William Samuel Horton is considered by critics to be one of the leading members of American Impressionism, best-known for his Monetesque sunsets and sunrises, Swiss Alpine landscapes, New York skylines and Norwegian fjord scenes.
Horton parted with few of his works during his lifetime, and we are proud to offer 16 vivid and scintillant pastels from the estate of the artist in our 29th June auction. Exemplifying the artist’s unique abilities as a colourist, these extraordinary works on paper demonstrate the artist’s mastery of pastel.
W.S. Horton grew up in a wealthy family, leaving home in 1883 to study at the Art Institute of Chicago and the Art Students League of New York. In 1892, Horton married the New York debutante Carlotta Lorrie Gray and in 1893 they moved to Holland, later settling in Paris where Horton joined the Académie Julian art school. It was Paris that perhaps had the greatest influence on the artist’s stylistic development, whilst studying in the French capital he befriended and worked closely alongside some of the leading Impressionist artists including Whistler, Pissarro, Degas and Monet.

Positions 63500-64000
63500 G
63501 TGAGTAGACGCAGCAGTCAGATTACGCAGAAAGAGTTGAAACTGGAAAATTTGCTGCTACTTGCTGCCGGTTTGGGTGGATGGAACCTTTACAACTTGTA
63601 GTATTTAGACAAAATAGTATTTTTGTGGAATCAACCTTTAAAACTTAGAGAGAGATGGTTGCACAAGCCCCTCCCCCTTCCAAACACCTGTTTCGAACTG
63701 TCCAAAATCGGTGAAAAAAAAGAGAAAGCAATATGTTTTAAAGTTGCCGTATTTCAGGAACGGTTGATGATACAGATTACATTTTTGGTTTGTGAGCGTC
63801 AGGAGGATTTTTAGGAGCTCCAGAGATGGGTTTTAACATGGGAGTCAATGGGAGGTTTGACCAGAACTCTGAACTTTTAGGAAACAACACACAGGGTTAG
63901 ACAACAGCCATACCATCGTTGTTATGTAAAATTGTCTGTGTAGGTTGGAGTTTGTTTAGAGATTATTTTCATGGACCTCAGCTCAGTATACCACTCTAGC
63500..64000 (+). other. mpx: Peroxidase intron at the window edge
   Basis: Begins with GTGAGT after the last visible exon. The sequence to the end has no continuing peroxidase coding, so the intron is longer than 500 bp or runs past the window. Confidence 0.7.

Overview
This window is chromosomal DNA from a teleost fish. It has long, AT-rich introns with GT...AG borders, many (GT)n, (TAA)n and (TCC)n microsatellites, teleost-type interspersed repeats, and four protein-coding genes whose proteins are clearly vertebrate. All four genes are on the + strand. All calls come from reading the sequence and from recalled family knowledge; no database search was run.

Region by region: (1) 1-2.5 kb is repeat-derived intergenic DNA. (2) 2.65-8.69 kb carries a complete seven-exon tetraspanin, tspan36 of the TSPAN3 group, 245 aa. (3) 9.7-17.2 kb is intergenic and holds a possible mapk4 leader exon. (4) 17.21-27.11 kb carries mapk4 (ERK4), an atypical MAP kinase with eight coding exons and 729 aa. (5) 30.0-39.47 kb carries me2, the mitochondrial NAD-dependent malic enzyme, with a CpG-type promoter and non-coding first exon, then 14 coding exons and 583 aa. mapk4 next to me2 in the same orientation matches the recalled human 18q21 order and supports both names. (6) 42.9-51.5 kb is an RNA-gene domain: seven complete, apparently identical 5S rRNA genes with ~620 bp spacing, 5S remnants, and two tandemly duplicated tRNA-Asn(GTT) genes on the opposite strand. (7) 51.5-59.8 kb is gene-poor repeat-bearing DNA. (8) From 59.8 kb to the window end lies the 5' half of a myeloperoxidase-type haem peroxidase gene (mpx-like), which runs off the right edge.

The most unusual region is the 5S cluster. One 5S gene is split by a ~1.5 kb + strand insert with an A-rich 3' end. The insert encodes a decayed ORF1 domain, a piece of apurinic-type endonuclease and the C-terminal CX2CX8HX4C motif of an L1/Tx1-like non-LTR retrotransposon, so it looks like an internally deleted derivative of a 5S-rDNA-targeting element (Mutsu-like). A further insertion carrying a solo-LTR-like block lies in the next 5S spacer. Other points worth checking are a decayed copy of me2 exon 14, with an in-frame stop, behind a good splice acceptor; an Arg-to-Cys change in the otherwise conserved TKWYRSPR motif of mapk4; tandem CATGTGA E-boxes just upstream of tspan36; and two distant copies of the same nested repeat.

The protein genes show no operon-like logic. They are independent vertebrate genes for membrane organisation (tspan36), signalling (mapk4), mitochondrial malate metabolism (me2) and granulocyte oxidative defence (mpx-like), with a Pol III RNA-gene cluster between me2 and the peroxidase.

In 1918 Horton moved to England, continuing to travel often to Europe, painting and sketching scenes in Switzerland, France and Italy. During his travels the artist developed his own Impressionist style, and like Monet focussed on the effects of light on colour, atmosphere, form, shadow, and shapes. Like the founding Impressionists, Horton painted the same motif or scene at different times of the day, studying the effect of the light. Examples of this method include his 1934 dramatic sunsets and sunrises over the coastal fjords, planes and mountains of Norway, his recognisable cityscapes of the New York skyline, most notably of the Ritz and Heckscher towers (1924-1930) and his snowy landscapes of the Swiss Alps. In 1935 the artist travelled to Asia (China, Singapore, India and Indonesia), continuing to paint and sketch, including on board ships.
W.S. Horton and his wife were relatively wealthy during their lifetime, selling few of his artworks. When Horton died in 1936 he left over 1000 oils, pastels and drawings to their son William Gray, who organised a retrospective exhibition of his father’s work at the Galerie Charpentier, Paris in 1939, which included an appreciation text by the famous art critic Louis Vauxcelles.
Horton’s works can be found in the permanent collections of the Musée d'Orsay, Paris, the Musée National d'Art Moderne, Paris and the National Museum, Stockholm.